Saturday, March 29, 2008

In the Hot Seat Now

Spent the latter half of this week completing the final spin up for my new job. The guy I'm replacing and I held the "Passing of the Blackberry" ceremony on Thursday. Friday came and I was off to the races. I had my quarterly phase simulators on Thursday and Friday, which added to the general "busyness."
I'm scheduled to fly on Sunday. Nothing big, just a short 3 hour local sortie. The AMC evaluators are in town conducting a major inspection, so we're going to get looked at. One of the inspectors is a guy who was the only guy I failed on a checkride during my schoolhouse tour at Altus, a point he reminded me of when I first saw him (it was the only checkride he'd ever failed). We've since had a tete-a-tete about the whole thing. Nothing personal...just business.
Wife has given me marching orders to go check out a couple of potential rental houses today. I've got tickets to go see them on 11-20 April. I'm looking forward to that very much. My kids have been sharpening their PS3 skills and are selecting Rock Band songs for us to play together.

Wednesday, March 26, 2008

Easter Kilts, Flying and Eggs

Had a great Easter weekend with Jay and his wonderful family. Church, chicken, and dying Easter eggs. The eggs were not only colorful, they have proven to be very tasty as well, serving as my breakfast for the past few days.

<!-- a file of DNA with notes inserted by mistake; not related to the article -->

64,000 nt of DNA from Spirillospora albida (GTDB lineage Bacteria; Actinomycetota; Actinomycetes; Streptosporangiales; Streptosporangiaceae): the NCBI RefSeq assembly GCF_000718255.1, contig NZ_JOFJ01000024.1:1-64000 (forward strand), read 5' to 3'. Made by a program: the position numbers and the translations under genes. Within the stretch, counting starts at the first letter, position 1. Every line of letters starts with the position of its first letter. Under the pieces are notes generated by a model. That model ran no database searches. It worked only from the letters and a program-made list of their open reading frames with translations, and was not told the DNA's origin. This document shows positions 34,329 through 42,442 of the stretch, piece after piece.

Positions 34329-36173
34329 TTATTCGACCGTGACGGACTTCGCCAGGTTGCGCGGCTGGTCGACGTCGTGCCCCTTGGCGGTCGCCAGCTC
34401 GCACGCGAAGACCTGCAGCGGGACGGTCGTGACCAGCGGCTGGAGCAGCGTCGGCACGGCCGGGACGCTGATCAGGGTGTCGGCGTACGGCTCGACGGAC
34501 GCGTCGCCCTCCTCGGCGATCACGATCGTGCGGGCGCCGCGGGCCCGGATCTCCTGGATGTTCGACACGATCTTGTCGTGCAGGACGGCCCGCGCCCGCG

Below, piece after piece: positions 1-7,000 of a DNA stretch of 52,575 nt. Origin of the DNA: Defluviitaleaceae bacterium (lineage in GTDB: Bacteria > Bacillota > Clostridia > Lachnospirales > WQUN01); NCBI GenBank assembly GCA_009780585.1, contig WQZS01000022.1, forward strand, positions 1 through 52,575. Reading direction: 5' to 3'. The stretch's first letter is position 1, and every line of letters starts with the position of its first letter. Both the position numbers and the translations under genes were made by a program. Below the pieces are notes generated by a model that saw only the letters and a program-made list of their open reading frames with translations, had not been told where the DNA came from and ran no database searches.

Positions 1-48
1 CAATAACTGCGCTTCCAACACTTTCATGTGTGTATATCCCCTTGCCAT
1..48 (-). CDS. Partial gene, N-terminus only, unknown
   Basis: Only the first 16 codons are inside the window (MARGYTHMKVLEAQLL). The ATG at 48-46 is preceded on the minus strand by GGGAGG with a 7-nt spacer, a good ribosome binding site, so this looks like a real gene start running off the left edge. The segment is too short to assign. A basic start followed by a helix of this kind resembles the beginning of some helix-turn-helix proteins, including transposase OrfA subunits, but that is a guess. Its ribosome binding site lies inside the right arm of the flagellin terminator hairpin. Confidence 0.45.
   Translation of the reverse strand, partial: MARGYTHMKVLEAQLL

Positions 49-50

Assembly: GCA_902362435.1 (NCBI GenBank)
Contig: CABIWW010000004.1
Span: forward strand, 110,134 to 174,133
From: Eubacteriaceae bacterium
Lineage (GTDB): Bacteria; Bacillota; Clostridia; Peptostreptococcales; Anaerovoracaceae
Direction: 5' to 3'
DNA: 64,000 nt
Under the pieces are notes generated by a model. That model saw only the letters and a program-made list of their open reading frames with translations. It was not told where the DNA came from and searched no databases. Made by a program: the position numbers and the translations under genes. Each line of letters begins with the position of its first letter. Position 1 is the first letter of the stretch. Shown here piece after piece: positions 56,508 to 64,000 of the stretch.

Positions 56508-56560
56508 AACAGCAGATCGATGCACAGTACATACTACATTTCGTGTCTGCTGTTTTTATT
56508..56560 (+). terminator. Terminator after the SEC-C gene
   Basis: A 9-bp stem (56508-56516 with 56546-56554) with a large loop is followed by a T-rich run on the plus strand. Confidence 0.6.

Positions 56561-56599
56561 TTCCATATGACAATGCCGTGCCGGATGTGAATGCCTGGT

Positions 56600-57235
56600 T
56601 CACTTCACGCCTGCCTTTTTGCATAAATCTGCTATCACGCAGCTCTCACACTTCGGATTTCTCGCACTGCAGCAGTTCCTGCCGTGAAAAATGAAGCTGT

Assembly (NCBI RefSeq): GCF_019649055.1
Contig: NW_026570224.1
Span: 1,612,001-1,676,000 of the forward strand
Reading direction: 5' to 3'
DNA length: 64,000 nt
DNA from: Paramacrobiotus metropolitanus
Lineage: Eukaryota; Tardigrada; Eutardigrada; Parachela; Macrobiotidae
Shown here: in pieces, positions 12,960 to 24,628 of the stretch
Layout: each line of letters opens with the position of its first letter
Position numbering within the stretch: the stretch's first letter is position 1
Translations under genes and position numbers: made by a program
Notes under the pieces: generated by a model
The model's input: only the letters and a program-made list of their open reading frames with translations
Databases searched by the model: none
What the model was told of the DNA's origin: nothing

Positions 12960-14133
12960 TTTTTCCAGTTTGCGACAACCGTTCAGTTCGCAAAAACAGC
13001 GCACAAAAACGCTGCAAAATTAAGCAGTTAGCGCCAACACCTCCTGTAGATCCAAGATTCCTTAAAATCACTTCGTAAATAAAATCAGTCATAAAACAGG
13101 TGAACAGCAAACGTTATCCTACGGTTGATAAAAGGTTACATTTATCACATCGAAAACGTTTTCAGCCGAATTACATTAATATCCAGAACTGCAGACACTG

I flew on Monday on what turned out to be a beautiful, if atypical, Pacific Northwest day. We flew a nice low level up the Columbia River and over and around part of the Cascade Mountain range. When came back and requested to land a little early. Command post asked us why we weren't back 30 minutes ago. Ooops! Minor math error during planning gave us an extra hour of flying. Bonehead mistake.

Got some pictures from the family. I've been waiting for one in particular of the Scotsman, William, at his history fair. I was particularly pleased to see that he's one of the few people I know that can pull off wearing a kilt!

Here's some great egg coloring going on at Das Ritterhaus:
Isabella and Benjamin both appear pretty pleased with their work.

Saturday, March 22, 2008

A Week Off, But I'm Back!